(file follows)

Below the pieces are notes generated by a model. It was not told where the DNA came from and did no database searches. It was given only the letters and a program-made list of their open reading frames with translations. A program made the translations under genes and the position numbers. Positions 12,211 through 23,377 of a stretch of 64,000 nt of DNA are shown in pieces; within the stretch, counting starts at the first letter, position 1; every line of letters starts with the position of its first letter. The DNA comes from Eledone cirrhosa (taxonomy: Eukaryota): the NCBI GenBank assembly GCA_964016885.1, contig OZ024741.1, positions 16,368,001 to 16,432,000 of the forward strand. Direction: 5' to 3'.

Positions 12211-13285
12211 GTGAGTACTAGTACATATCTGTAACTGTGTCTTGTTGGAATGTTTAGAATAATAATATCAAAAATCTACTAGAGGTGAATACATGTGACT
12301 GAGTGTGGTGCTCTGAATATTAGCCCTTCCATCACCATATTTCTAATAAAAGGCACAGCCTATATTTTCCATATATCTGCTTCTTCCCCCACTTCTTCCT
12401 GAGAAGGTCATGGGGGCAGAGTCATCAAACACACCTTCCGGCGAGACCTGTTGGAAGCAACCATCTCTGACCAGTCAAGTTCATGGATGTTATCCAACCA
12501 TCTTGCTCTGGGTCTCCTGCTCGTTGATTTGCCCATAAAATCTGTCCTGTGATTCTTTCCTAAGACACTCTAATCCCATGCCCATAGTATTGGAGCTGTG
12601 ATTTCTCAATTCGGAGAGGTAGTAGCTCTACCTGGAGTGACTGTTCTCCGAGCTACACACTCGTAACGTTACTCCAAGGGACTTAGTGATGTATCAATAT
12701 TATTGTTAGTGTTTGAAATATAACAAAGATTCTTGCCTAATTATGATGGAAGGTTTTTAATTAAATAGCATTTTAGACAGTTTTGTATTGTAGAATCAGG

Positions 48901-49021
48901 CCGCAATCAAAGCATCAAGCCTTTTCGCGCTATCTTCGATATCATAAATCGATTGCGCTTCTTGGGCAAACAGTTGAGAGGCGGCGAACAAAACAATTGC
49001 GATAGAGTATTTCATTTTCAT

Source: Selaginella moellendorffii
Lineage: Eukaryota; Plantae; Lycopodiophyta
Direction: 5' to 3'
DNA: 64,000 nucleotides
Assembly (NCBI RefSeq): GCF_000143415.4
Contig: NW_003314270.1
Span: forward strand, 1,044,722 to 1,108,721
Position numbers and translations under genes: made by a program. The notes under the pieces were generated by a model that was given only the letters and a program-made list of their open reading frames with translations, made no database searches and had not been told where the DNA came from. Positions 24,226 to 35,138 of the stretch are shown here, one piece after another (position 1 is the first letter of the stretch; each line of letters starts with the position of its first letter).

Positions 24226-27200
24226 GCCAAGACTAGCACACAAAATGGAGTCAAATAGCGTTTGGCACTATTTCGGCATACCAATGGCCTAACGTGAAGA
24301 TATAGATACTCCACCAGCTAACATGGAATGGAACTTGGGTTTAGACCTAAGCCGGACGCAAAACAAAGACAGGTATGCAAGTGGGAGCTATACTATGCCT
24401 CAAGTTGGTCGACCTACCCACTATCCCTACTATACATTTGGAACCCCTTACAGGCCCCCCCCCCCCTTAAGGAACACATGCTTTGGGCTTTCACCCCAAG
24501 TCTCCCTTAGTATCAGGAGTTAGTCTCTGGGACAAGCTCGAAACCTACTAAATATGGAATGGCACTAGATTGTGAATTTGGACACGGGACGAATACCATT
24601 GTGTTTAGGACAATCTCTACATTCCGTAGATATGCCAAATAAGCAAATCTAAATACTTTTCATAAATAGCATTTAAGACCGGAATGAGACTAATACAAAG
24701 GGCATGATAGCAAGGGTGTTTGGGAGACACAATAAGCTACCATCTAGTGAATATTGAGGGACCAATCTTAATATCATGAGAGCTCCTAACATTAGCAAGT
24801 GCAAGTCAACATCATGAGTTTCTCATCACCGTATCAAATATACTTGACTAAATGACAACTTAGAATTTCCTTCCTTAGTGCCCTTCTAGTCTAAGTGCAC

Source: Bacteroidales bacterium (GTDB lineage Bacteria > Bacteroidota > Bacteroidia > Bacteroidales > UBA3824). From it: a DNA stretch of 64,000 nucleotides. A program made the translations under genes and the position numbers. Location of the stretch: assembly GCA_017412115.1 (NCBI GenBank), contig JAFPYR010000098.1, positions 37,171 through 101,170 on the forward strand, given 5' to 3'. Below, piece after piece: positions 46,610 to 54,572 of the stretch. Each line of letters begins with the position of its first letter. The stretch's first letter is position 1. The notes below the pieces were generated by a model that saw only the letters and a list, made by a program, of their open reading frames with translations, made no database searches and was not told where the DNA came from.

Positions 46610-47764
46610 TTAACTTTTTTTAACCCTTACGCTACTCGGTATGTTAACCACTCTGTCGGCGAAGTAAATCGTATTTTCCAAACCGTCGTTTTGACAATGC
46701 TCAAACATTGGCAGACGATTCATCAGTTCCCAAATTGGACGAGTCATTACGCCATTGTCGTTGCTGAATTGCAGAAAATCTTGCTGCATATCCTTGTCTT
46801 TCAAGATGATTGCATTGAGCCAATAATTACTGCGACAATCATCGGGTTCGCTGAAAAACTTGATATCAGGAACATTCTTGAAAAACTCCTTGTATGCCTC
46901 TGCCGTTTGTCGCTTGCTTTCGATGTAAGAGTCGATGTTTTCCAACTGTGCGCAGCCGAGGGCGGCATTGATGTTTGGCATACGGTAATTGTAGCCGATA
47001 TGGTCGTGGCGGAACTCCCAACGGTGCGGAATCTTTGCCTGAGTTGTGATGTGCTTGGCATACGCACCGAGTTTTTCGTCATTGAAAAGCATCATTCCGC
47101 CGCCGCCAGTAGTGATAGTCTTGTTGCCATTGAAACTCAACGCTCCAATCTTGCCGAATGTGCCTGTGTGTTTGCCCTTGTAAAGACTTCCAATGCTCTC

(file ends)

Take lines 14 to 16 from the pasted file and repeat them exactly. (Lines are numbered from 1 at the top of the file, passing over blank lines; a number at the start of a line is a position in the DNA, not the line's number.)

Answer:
Direction: 5' to 3'
DNA: 64,000 nucleotides
Assembly (NCBI RefSeq): GCF_000143415.4